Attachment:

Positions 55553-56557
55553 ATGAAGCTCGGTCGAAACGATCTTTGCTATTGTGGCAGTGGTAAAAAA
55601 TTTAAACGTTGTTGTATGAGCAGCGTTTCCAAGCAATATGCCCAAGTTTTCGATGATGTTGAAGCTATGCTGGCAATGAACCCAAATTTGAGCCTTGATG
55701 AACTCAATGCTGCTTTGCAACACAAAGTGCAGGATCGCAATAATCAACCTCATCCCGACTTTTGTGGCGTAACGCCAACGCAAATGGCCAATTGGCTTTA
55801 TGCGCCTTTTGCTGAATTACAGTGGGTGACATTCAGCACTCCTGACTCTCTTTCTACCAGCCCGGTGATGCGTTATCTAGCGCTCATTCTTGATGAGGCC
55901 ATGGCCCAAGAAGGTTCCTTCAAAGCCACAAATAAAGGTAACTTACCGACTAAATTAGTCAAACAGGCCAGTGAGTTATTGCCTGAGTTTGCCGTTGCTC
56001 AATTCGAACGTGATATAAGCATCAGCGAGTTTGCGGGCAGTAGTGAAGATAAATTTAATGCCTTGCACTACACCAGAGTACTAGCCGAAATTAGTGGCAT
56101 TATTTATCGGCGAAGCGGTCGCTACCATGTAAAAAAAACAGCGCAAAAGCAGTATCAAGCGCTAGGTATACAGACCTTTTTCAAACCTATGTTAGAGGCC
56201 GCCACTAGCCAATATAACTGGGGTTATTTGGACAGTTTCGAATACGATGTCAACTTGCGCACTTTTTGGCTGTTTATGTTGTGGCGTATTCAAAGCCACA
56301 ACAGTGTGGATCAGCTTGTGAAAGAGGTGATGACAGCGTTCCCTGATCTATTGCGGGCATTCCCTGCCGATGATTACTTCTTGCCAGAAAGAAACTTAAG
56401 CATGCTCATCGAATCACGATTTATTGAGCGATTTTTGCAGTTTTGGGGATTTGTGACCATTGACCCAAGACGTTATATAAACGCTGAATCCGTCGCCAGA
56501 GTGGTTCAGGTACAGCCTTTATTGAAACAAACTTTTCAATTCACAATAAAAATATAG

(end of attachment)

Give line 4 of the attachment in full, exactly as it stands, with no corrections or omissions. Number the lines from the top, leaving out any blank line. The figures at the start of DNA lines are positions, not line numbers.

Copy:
55701 AACTCAATGCTGCTTTGCAACACAAAGTGCAGGATCGCAATAATCAACCTCATCCCGACTTTTGTGGCGTAACGCCAACGCAAATGGCCAATTGGCTTTA